The move that Apple hopes to offset declining phone sales by increasing ad revenue will take effect next week. So starting October 25, iPhone, iPad and Mac users will see more ads displayed and more visible on Apple-managed platforms like Search and Maps.
Revenue has so far been generated from a few sources: ads displayed for searches in the App Store, ads on Apple News Maps, the Apple Stocks news section, and occasionally high viewability/high price ads that are displayed during US sports competitions.
Thus, Apple will also display ads in pre-installed apps on devices (e.g. iPhone and iPad). At the same time, the company has announced its advertising customers will start seeing more ads in the App Store. The new ad sections in iOS 16 will allow advertisers to place promotional messages at the Today Tab section of the App Store, as well as at the bottom of product pages for other apps.
As Apple’s hardware sales growth has slowed over the past 5-6 years, Apple has continued to diversify the revenue opportunities of its services divisions, including its ad business. Apple first entered the ad market under CEO Steve Jobs with the iAd platform launched in 2010. The plan was for developers to place banner ads in iOS apps directly through Apple, rather than using third-party services like Google AdMob. iAd was largely a failure and was discontinued a few years later.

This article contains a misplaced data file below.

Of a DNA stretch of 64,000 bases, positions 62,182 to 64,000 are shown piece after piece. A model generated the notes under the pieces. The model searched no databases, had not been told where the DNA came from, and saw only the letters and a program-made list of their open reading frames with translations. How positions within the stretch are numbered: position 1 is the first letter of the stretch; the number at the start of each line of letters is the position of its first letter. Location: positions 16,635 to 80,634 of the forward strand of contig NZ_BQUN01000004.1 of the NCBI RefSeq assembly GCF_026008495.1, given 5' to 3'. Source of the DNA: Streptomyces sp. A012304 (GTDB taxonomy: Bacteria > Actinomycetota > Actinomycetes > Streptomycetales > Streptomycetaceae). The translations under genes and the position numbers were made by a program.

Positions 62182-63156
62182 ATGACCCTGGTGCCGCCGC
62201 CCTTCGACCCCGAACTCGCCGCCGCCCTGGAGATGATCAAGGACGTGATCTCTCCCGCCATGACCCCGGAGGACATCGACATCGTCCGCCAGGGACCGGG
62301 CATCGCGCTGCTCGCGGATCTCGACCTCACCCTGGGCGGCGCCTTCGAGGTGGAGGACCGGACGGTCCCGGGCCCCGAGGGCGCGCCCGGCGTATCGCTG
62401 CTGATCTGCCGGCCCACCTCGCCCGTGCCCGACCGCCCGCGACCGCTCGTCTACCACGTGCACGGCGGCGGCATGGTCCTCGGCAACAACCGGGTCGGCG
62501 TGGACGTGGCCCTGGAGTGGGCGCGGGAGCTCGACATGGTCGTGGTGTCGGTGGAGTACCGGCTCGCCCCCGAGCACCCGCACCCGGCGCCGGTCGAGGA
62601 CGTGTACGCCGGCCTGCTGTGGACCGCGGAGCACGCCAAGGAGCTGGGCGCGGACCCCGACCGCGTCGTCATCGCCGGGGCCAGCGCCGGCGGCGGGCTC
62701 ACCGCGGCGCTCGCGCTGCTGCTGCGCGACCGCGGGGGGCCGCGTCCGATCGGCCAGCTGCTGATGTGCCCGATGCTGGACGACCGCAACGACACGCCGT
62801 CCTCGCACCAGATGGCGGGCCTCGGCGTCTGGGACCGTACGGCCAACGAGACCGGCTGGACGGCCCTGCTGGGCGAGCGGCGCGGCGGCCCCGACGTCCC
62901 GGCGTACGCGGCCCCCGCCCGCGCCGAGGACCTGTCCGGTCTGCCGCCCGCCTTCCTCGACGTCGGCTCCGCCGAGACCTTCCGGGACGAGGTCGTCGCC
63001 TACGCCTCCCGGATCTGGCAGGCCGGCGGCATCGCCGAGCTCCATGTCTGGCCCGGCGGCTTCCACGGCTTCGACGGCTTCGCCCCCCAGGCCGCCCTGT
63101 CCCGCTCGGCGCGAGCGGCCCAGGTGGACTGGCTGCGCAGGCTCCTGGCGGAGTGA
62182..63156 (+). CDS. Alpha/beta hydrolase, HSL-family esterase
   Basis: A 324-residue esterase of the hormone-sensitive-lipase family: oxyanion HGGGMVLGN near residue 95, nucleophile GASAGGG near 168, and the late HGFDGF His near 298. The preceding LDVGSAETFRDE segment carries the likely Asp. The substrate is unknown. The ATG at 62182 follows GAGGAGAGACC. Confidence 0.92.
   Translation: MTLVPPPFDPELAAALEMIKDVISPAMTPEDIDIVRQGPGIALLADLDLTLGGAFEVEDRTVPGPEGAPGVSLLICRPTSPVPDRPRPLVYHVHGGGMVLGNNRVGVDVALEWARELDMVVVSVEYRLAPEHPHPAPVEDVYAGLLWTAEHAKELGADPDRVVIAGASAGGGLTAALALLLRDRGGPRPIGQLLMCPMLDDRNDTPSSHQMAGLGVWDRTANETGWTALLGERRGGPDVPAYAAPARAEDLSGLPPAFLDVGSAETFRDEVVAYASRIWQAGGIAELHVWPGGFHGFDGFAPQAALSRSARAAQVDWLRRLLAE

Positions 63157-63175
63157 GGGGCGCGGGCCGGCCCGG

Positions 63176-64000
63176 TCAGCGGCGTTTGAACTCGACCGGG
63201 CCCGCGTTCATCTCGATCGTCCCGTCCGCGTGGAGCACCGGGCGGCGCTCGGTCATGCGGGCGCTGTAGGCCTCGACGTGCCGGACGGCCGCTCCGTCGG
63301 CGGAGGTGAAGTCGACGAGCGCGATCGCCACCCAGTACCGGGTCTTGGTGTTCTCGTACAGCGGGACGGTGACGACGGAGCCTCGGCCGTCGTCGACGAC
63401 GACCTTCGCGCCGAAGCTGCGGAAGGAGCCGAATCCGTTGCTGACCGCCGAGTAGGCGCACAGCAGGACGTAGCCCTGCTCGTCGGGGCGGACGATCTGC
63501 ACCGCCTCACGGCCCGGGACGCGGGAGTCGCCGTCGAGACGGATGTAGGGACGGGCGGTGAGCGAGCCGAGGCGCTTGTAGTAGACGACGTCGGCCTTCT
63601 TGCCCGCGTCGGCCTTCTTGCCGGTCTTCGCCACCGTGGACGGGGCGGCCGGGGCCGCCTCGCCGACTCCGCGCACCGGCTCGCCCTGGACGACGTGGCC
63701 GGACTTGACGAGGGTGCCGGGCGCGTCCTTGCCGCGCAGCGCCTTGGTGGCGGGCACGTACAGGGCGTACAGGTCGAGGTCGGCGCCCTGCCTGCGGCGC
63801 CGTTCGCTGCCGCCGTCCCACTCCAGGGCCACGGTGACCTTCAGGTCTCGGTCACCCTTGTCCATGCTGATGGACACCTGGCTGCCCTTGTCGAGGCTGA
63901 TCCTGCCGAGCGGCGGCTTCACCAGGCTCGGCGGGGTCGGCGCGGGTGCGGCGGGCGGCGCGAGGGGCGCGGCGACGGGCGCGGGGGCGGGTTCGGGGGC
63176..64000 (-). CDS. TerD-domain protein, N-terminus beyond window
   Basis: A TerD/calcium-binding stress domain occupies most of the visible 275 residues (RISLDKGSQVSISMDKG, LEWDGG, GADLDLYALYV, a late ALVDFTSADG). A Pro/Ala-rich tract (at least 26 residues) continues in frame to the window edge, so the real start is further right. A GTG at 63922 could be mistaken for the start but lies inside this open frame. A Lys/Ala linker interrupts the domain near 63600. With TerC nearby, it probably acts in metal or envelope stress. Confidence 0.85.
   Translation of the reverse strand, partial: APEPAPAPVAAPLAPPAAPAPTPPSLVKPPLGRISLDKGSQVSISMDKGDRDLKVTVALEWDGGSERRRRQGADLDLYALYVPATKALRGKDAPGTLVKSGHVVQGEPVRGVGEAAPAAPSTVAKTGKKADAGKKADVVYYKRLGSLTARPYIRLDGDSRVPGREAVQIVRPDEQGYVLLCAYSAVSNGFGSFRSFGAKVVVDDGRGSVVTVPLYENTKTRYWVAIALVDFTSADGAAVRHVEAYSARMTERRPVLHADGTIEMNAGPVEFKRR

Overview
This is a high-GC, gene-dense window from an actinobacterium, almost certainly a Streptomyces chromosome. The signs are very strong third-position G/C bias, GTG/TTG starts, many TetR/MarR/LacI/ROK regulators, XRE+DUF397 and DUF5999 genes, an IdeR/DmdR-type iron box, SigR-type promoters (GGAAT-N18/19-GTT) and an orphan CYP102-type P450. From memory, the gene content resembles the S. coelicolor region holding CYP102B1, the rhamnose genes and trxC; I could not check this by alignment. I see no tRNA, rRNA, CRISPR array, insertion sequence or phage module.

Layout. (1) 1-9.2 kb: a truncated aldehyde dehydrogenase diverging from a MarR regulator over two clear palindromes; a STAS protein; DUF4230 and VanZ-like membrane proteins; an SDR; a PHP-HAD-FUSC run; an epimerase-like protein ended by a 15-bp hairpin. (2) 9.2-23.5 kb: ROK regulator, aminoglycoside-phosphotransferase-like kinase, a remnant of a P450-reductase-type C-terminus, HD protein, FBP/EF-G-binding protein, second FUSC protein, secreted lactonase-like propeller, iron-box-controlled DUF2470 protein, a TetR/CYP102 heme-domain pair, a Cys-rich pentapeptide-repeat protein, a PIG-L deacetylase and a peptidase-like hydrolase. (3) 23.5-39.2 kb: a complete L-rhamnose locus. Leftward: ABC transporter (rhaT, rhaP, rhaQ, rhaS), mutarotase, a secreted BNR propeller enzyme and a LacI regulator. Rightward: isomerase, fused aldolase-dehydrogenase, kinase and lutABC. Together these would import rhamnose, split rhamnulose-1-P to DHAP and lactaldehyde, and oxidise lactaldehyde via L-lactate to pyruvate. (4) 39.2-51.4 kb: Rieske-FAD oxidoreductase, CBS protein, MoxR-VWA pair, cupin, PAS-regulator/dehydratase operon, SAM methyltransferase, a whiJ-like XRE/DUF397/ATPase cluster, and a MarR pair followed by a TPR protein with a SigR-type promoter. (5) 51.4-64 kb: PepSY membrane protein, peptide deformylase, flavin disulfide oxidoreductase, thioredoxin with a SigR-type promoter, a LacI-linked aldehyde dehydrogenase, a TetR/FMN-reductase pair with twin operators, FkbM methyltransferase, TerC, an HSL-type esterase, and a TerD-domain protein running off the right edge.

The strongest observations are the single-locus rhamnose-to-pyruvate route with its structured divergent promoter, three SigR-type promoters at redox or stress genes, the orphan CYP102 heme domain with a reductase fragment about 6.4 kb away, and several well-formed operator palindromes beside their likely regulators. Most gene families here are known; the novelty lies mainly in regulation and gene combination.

While so far the US company has been criticised for the way it plans to expand its own advertising business, we’re now starting to see the first concrete “results”, with the newly displayed ads in the Today tab marked with an icon on a blue background. For some reason not very clear, Apple wants the newly delivered ads to be demarcated from other recommendations displayed so far.
Given Apple’s positioning as a premium device manufacturer, the plan to increase revenue by displaying more ads in the App Store is risky at best for the American company, as annoying users with ads that are too pushy or displayed in inappropriate places could erode brand image and motivate an eventual exodus of users to other rival ecosystems.